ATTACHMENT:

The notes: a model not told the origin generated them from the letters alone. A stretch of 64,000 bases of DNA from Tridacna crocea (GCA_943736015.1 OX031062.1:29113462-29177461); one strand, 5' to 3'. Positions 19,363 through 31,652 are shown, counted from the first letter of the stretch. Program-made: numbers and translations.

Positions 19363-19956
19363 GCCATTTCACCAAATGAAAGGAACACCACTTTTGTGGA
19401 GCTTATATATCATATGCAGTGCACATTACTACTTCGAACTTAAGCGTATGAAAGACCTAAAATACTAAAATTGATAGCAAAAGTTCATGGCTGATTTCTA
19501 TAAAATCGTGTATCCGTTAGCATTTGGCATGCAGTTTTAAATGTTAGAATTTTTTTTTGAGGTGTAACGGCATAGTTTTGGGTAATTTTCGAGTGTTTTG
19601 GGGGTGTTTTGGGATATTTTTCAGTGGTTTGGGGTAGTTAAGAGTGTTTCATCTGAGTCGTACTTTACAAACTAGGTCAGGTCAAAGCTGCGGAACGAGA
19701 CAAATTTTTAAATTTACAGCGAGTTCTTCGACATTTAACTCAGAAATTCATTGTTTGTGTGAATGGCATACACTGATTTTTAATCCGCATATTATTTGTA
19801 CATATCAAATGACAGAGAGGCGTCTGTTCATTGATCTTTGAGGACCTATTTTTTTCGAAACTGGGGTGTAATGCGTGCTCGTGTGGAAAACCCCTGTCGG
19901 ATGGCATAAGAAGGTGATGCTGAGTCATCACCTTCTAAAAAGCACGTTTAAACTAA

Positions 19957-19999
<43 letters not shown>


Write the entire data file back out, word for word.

The notes: a model not told the origin generated them from the letters alone. A stretch of 64,000 bases of DNA from Tridacna crocea (GCA_943736015.1 OX031062.1:29113462-29177461); one strand, 5' to 3'. Positions 19,363 through 31,652 are shown, counted from the first letter of the stretch. Program-made: numbers and translations.

Positions 19363-19956
19363 GCCATTTCACCAAATGAAAGGAACACCACTTTTGTGGA
19401 GCTTATATATCATATGCAGTGCACATTACTACTTCGAACTTAAGCGTATGAAAGACCTAAAATACTAAAATTGATAGCAAAAGTTCATGGCTGATTTCTA
19501 TAAAATCGTGTATCCGTTAGCATTTGGCATGCAGTTTTAAATGTTAGAATTTTTTTTTGAGGTGTAACGGCATAGTTTTGGGTAATTTTCGAGTGTTTTG
19601 GGGGTGTTTTGGGATATTTTTCAGTGGTTTGGGGTAGTTAAGAGTGTTTCATCTGAGTCGTACTTTACAAACTAGGTCAGGTCAAAGCTGCGGAACGAGA
19701 CAAATTTTTAAATTTACAGCGAGTTCTTCGACATTTAACTCAGAAATTCATTGTTTGTGTGAATGGCATACACTGATTTTTAATCCGCATATTATTTGTA
19801 CATATCAAATGACAGAGAGGCGTCTGTTCATTGATCTTTGAGGACCTATTTTTTTCGAAACTGGGGTGTAATGCGTGCTCGTGTGGAAAACCCCTGTCGG
19901 ATGGCATAAGAAGGTGATGCTGAGTCATCACCTTCTAAAAAGCACGTTTAAACTAA

Positions 19957-19999
<43 letters not shown>